22. Increasing the data rate10Mb/s -> 100Mb/s -> 1Gb/s -> 10Gb/s • Problem: • E.g. CSMA/CD at 100Mb/s over 1500m of cable: • To overcome this two techniques used: • Cable length limited to 100m: • Use “Ethernet Switching” to prevent collisions (in an upcoming lecture). CS244a Handout 10

  23. The 100Mb/s Ethernet Standard“Fast Ethernet” Different physical layer options Ethernet MAC Protocol 100Base-T4 100Base-TX 100Base-FX Up to 100m of cable per segment. 100Base-T4: Uses four pairs of voice grade Category-3 cable . 100Base-TX: Uses two pairs of data grade Category-5 cable. 100Base-FX: Uses two optical fibers. CS244a Handout 10

  24. The 1Gb/s Ethernet Standard“Gigabit Ethernet” Ethernet MAC Protocol 1000Base-TX 1000Base-FX 1000Base-TX: Uses four pairs of data grade Category-5 cable. 1000Base-FX: Uses two optical fibers. CS244a Handout 10

  25. Outline • Random Protocols • Aloha • CSMA/CD • Ethernet (CSMA/CD put into practice) • Token Passing Protocols • Common Features • Flavor #1: Release After Reception (RAR) • Flavor #2: Release After Transmission (RAT) CS244a Handout 10

  26. Token PassingCommon Features • A token rotates around a ring to each node in turn. We will define: PROP = minimum rotation time around ring. • All nodes (computers, routers, etc.) copy all data and tokens, and repeat them along the ring. • When a node wishes to transmit packet(s), it grabs the token as it passes. • It holds the token while it transmits. • When it is done, it releases the token again and sends it on its way. CS244a Handout 10

  27. Token PassingCommon Features Listen: Talk: Data Token/Data l1 l4 l3 l2 TRT=Token Rotation Time CS244a Handout 10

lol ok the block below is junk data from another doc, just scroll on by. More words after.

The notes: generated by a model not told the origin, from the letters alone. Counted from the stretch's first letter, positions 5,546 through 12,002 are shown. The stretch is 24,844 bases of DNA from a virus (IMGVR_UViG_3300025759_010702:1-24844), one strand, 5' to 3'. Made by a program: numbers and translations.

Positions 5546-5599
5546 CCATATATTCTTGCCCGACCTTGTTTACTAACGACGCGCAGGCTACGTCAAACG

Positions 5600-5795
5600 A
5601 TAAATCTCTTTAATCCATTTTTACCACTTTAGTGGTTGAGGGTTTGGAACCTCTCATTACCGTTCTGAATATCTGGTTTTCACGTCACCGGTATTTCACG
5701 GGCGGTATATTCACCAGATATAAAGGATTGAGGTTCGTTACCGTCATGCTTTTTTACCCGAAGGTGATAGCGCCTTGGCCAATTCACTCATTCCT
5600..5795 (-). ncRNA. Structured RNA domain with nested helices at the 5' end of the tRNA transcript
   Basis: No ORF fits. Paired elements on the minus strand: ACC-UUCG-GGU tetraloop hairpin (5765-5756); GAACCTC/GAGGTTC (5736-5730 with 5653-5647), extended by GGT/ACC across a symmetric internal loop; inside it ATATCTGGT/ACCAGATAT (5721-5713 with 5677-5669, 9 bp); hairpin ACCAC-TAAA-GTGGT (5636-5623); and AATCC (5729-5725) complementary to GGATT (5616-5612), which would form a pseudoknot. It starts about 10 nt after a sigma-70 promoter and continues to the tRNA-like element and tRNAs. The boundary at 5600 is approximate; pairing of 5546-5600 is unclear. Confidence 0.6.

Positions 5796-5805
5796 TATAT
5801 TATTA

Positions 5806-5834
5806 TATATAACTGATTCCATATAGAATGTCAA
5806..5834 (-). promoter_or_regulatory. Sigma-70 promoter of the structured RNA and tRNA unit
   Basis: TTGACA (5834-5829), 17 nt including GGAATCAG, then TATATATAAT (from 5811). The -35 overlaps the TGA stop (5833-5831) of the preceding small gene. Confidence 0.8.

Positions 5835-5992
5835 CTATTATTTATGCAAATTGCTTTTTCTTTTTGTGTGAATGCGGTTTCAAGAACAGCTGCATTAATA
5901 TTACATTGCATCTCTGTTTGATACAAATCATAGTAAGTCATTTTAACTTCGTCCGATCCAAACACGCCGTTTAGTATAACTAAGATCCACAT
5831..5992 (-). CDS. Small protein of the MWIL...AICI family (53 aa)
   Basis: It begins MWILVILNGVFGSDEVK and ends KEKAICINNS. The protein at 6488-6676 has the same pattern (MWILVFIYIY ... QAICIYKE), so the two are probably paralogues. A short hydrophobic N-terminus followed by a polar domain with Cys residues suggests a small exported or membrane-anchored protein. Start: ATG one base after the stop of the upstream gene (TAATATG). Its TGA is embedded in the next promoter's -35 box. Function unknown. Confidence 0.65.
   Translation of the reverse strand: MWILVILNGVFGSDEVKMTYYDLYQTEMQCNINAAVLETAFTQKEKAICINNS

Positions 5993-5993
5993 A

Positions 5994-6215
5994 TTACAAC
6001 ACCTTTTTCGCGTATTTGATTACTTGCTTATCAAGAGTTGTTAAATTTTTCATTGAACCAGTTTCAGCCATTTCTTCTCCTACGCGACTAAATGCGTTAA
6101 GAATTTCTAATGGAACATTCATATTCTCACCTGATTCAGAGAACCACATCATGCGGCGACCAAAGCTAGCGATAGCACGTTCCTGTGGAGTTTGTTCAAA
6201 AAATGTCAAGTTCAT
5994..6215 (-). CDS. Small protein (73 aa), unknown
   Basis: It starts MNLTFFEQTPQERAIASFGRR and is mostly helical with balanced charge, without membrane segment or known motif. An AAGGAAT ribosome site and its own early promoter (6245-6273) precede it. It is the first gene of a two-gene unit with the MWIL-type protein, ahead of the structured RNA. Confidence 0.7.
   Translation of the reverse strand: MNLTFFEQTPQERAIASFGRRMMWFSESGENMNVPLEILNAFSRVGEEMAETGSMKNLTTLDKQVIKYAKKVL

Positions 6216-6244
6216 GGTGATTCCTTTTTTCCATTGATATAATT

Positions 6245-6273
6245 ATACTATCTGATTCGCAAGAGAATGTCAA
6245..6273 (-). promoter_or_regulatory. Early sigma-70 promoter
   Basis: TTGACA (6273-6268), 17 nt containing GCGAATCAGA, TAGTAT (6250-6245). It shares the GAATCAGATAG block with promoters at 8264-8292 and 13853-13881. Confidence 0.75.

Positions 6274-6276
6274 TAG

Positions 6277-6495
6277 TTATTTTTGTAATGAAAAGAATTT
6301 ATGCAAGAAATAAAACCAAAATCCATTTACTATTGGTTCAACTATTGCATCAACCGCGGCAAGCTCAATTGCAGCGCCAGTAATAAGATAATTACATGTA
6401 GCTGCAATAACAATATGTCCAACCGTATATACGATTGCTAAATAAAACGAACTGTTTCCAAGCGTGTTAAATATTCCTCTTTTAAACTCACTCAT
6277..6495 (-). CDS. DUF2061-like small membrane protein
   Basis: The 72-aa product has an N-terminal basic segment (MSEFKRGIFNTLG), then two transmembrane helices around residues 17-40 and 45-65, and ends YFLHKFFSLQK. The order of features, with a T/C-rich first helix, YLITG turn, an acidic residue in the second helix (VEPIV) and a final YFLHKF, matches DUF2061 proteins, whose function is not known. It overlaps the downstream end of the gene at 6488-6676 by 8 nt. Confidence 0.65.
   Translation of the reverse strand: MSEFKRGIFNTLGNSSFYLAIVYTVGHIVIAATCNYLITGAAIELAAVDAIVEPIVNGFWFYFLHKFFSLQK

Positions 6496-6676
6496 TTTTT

28. Flavor #1: Release After Reception (RAR) • Computer captures token, transmits data, waits for data to successfully travel around ring, then releases token again. • Allows computer to detect errored frames and retransmit them. Example time evolution in which host 1 and host 3 have packets to transmit: PROP TRANST TRANST TRANSP TRANSP Data Token Token Data l1/c l3/c l2/c lN/c l1/c l2/c time Token arrives at host 3 Token departs from host 1 Token arrives at host 1 Token arrives at host 2 CS244a Handout 10

  29. Efficiency of RAR Recall: Efficiency, h, is the fraction of time spent sending useful data. Define: Ti,j to be the time from when the token arrives at host i until it next arrives at host j. CS244a Handout 10

  30. Flavor #2: Release After Transmission (RAT) • Computer captures token, transmits data, then releases token again. Example time evolution in which host 1 and host 3 have packets to transmit: TRANST TRANST TRANSP TRANSP Data Token Token Data Token l1/c l2/c time Token arrives at host 3 Token departs from host 1 Token arrives at host 1 Token arrives at host 2 CS244a Handout 10

  31. Efficiency of RAT CS244a Handout 10

  32. Comparison of Efficiencies • Example: 100 node network • PROP = 1000m/c • TRANSP = (1000bits)/ (100Mb/s) CS244a Handout 10

  33. Token Rings • Techniques: • Release After Reception (RAR) • Release After Transmissions (RAT) • Examples: • RAR: IEEE 802.5 Token Rings • RAT: Fiber Distributed Data Interface (FDDI) CS244a Handout 10